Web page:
Fires Near Me. fiction by Faye Brinsmead

Faye

Fires Near Me

We went to bed with the sliding doors open, but smoke woke us at 4. Uncanny, how fast the sleeping brain reacts to fire. The slightest whiff, and bam! You sprang up and closed the doors. 

Thanks. I stroked the back of your neck, C1 and C2, where you tense up. Aircon? you asked, not turning. Guess so. It clunked to life, covering everything we weren’t saying with its idling truck roar. 

Essential travel only, the public safety announcements had said. But the roads were still open, and we wanted our holiday. Okay, I wanted it. 

It’s all booked. No one says we can’t. The nearest fires are miles away. 

You got that look in your eye. The one that said, I give in, but I like you a little bit less. 

As we drove coastward, smoke came and went like a bad conscience. Bungendore: all clear. Braidwood: haze, throat-choke. Batemans Bay: a cinder on my tongue. Ulladulla: nada, bliss. Cloudlessness, frangipani nuzzling our windows, not quite a sea view but beyond the Norfolk Island pines, if you squinted … 

I flopped into a green-striped deck chair on the patio, boneless with relief. Now our holiday could slide out of its jelly mould, quivering blue-green perfection. 

You checked the Fires Near Me app at least 10 times before dinner. We were ringed by triangular icons. Mostly yellow. Two orange. No red, yet. 

You flicked on the six o’clock news. Seventy-one fires burning. Smoke visible from space. Three firefighters perished. 

Why do firefighters always “perish”? I asked. No plain old dying for them. 

You flicked off the TV, spent a long time in the bathroom. After DoorDash Thai, you shuttled between Fires Near Me and TikTok. Four orange triangles, a trio of dancing goats in polka-dot pyjamas. I pretended to read. An orange-and-black jacketed Agatha Christie, And Then There Were None.

We didn’t fuck, just pushed the greasy pad see ew containers off the bed and turned out the light. After the smoke alert we lay braced, unsleeping. Your phone screen flickered yellow, orange, red. 

I fell into a pixel-flimsy dream. Disco goats with burning hooves bleating pe-rish pe-rish pe-rish to the tune of Gimme! Gimme! Gimme! 

Your voice cut the synth pop.

We should get out. Before they close the roads. It’s going to get a lot, lot worse. 

Scrunched on the edge of the bed, you stared at the wall. As if you were holding a séance and the ghost of our future had just shown up.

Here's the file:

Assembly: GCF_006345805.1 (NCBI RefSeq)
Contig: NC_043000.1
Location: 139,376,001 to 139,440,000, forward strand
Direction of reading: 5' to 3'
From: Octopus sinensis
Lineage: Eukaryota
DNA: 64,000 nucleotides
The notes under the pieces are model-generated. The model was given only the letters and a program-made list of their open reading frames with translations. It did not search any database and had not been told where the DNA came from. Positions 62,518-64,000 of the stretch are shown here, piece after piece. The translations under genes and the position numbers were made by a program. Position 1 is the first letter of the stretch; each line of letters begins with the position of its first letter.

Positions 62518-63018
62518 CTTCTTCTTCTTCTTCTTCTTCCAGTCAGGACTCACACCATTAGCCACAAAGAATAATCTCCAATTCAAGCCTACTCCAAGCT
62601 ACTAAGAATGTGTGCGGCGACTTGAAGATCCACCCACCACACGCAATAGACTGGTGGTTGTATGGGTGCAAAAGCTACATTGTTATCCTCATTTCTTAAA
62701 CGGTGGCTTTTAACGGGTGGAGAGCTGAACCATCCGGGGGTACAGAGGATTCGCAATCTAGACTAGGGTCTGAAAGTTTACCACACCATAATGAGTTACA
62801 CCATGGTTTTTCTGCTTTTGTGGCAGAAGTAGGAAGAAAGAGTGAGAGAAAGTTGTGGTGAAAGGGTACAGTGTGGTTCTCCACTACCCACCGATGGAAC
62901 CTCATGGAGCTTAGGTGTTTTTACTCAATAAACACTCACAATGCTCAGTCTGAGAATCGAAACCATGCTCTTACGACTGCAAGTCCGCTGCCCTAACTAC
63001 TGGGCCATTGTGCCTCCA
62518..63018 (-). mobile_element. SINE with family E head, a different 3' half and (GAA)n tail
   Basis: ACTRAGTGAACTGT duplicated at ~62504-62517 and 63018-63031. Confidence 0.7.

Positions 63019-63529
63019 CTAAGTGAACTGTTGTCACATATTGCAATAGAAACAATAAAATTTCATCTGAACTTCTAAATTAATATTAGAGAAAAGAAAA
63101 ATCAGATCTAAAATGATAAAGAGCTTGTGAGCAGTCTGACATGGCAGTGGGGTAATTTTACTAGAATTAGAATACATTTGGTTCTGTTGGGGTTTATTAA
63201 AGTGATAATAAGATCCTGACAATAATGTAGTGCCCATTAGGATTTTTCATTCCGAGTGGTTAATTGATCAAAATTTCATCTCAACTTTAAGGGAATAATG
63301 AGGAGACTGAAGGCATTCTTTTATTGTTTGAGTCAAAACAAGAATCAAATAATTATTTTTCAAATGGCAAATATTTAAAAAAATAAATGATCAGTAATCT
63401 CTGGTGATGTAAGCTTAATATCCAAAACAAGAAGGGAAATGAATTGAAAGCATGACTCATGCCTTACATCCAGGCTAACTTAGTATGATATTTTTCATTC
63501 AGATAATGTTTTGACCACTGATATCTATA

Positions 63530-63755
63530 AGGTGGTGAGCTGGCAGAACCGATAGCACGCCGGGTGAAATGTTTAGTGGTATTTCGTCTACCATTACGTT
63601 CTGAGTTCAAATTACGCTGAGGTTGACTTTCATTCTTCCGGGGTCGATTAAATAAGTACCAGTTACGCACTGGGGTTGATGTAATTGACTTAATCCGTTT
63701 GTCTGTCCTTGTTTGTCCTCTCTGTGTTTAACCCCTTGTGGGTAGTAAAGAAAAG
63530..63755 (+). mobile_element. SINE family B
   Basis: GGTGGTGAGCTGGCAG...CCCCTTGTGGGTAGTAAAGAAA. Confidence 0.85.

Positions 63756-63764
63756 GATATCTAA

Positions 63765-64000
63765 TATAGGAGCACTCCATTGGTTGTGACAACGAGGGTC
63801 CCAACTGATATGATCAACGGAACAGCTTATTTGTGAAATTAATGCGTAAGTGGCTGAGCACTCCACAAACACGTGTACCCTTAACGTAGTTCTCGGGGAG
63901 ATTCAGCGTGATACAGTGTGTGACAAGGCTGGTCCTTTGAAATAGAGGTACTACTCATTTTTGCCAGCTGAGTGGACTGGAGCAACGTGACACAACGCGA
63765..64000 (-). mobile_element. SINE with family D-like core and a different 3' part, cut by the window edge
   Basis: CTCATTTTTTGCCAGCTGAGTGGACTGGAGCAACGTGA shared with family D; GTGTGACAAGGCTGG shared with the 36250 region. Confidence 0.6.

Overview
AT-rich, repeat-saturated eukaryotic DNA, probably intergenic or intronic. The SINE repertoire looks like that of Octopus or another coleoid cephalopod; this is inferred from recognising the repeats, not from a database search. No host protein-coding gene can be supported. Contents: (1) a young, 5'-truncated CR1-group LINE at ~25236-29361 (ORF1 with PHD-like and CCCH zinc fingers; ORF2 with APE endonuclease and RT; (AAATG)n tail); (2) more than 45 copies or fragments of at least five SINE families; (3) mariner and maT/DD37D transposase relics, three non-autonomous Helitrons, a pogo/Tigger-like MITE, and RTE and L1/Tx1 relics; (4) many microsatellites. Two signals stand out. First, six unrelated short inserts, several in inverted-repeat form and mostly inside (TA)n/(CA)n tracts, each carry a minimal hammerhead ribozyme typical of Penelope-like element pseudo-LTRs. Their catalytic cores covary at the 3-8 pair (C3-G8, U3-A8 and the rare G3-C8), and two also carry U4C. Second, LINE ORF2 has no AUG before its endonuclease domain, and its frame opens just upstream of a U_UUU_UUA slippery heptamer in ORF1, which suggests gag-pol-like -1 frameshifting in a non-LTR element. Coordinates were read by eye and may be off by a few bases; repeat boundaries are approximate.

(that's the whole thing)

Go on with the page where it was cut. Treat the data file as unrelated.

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Faye Brinsmead’s writing appears in journals including X-R-A-Y Literary Magazine, MoonPark Review, New Flash Fiction Review, Flash Boulevard, South Florida Poetry Journal and Twin Pies Literary. One of her pieces was selected for inclusion in Best Microfiction 2021; another was nominated for a Pushcart. She lives in Canberra, Australia, and tweets @ContesdeFaye.

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Published by darcie friesen hossack

Darcie Friesen Hossack is a graduate of the Humber School for Writers. Her short story collection, Mennonites Don’t Dance, was a runner-up for the Danuta Gleed Award, shortlisted for the Commonwealth Writers Prize and the Ontario Library Association's Forest of Reading Evergreen Award for Adult Fiction. Citing irreverence, the book was banned by the LaCrete Public Library in Northern Alberta. Having mentored with Giller finalists Sandra Birdsell (The Russlander) and Gail Anderson Dargatz (Spawning Grounds, The Cure for Death by Lightening), Darcie is now completing her first novel where, for a family with a Seventh-day Adventist father and a Mennonite mother, the End Times are just around the corner. Darcie is also a four time judge of the Whistler Independent Book Awards, and a career food writer. She lives in Northern Alberta, Canada, with her husband, international award-winning chef, Dean Hossack.

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